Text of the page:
Financial Review

Remember

…Stocks bounce; tech and energy up. Trade concerns linger. Ray Dalio in the 7th inning of the buildup to WW3. GDP forecast slump. Deficit grows. Job openings climb. Here comes Flo.

Financial Review by Sinclair Noe for 09-11-2018

DOW + 113 = 25,971
SPX + 10 = 2887
NAS + 48 = 7972
RUT + 0.94 = 1718
10 Y + .04 = 2.98%
OIL + 2.37 = 69.91
GOLD + 2.70 = 1199.10

 

Apple rose 2.5 percent, boosting the three major indexes, a day ahead of its expected unveiling of new iPhone models. The S&P technology sector gained 0.8 percent, its biggest percentage jump in two weeks, also boosted by Microsoft, up 1.7 percent, and Facebook, up 1.1 percent. Oil prices jumped 3.5% today. The energy index, up 1 percent, helped to lift the S&P 500, with shares of Exxon Mobil up 1.4 percent and Chevron up 0.5 percent. So, tech and oil were higher – boom.

 

On the down side, the semiconductor stocks continue to take a beating. Intel dropped 3% today, to extend a six-session losing streak despite gains in the broader stock market and technology sector, and to close 21.3% below the 18-year closing high of $57.08 on June 1, 2018. So, Intel is in a bear market. The Philly SOX index closed down 1%. AMD was the exception in chips – topping $30 a share for the first time in 12 years. A big semiconductor deal was announced. Japan’s Renesas said it had agreed to buy US rival IDT for $6.7 billion to boost its autonomous car technology. It bought another US chipmaker, Intersil, for $3.2 billion last year.

 

The Trump administration said it will seek fast-track approval from Congress for a trade deal being negotiated with the European Union, suggesting the two sides are hoping to make substantial changes to their commercial relationship. The U.S. Trade Representative’s office will begin consultations with Congress on a trade deal with Europe under Trade Promotion Authority, a legislative tool that allows for a simple yes-or-no vote by lawmakers on a final deal. Automobiles could still be a sticking point. The European Union appeared to step back from a major concession it made in August when the European trade commissioner said then that the bloc was willing to cut tariffs on motor vehicles to zero, if the United States did the same. Trump, his bluff called, immediately declared that the concession was inadequate. Now, the European line is that any cuts on tariffs on motor vehicles will need the approval of the union’s 28-member states before further talks on the issue. In other words, trade talks are not the same as a trade deal.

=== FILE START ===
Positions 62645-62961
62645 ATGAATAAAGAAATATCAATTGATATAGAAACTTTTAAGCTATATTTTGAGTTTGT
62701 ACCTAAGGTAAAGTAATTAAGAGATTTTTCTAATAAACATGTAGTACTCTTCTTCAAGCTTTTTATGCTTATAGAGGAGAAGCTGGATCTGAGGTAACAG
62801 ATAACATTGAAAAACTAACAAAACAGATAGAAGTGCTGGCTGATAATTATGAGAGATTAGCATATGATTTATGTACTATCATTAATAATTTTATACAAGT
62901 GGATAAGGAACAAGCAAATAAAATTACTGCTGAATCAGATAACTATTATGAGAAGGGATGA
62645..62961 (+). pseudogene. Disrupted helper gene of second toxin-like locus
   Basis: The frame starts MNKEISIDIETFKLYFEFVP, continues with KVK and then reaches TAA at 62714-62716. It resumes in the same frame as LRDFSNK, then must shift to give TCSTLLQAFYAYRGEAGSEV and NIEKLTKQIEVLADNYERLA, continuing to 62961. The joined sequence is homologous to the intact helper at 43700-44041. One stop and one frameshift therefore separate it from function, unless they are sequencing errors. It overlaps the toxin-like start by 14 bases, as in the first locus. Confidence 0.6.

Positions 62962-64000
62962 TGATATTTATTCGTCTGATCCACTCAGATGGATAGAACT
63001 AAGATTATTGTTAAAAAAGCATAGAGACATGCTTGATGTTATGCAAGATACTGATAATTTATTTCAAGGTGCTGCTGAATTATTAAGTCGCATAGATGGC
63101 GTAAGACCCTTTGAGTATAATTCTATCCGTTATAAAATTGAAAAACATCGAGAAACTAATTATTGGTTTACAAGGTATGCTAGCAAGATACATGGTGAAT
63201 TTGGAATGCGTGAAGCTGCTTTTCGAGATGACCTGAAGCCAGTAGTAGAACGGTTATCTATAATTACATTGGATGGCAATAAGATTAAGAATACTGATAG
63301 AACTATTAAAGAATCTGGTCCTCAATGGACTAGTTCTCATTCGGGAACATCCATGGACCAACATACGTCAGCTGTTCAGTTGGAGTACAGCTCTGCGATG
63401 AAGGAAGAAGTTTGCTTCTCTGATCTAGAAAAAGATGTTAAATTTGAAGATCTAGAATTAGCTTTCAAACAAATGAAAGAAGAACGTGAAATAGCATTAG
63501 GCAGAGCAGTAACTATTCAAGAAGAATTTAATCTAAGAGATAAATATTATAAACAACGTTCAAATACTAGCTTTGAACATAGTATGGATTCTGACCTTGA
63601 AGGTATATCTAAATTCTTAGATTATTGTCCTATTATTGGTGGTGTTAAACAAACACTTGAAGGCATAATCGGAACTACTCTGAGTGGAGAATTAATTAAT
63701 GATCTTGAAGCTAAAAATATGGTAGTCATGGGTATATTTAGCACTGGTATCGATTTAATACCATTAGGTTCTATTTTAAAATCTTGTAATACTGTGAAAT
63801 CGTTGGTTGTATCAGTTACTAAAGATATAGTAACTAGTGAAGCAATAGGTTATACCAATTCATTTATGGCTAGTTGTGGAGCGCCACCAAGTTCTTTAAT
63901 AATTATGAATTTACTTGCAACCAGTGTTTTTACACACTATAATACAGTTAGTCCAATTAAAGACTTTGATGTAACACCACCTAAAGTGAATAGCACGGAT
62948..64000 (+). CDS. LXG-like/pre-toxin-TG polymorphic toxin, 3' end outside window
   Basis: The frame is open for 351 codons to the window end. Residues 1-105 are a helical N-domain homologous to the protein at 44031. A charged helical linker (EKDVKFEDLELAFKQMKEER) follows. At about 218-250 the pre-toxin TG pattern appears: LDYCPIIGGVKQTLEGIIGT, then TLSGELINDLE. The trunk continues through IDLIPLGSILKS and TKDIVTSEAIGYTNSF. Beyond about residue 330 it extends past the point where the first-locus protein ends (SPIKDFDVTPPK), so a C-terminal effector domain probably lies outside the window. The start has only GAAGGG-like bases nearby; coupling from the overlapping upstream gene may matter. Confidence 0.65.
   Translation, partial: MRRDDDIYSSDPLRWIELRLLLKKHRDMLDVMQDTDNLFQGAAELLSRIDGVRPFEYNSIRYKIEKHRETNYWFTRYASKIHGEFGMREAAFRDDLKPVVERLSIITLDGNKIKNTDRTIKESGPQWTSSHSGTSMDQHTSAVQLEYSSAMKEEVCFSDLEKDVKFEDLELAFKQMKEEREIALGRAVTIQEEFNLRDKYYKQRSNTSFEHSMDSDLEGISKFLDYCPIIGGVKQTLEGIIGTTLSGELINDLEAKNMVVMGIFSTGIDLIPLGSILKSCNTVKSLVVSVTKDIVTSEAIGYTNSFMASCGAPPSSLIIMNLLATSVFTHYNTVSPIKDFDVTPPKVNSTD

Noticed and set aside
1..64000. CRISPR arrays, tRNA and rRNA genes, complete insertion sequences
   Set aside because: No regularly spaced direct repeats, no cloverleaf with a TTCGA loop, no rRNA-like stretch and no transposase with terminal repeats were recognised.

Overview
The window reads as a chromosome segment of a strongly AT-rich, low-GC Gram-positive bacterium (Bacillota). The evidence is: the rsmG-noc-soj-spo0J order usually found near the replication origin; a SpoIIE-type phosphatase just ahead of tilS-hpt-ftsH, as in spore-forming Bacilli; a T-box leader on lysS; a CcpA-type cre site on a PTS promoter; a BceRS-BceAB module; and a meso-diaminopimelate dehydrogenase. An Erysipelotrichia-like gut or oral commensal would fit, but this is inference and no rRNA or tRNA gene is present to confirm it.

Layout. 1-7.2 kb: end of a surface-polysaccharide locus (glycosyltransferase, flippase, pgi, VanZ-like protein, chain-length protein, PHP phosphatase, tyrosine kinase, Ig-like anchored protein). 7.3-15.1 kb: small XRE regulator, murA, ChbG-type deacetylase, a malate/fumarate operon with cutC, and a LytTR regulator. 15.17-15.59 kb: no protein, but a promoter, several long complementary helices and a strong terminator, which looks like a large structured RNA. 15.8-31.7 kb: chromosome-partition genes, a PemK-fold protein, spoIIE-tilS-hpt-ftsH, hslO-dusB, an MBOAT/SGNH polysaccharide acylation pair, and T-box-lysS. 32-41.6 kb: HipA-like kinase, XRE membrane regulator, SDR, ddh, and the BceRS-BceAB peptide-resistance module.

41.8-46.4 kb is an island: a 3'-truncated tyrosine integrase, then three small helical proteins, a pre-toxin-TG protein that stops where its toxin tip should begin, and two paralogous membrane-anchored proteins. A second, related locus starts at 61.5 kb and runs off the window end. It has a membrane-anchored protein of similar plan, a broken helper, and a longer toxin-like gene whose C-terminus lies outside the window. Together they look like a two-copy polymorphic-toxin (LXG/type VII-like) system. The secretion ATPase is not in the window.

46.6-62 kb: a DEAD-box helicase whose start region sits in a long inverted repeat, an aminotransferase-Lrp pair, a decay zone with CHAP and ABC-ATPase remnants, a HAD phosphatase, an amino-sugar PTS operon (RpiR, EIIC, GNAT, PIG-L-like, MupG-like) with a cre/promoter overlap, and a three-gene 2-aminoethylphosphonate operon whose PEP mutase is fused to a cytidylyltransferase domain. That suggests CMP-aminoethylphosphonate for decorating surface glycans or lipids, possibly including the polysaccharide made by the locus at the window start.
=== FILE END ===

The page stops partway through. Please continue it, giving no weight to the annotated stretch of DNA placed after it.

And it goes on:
So far, China trade to the U.S. knows no bounds. In fact, the U.S. is faced with a record deficit with the Chinese. Companies, meanwhile, are shipping back and forth like crazy to avoid tariff lock-in dates. The trade war has not harmed China’s trade economy, based on recent trade data for August and the first week of September. Total trade activity climbed 12.9% on an annual basis in August in yuan terms, up from 12.5% in July. That marked the 22nd month of growth. This is not because of a weaker yuan. In dollar terms, total trade grew 14.3%.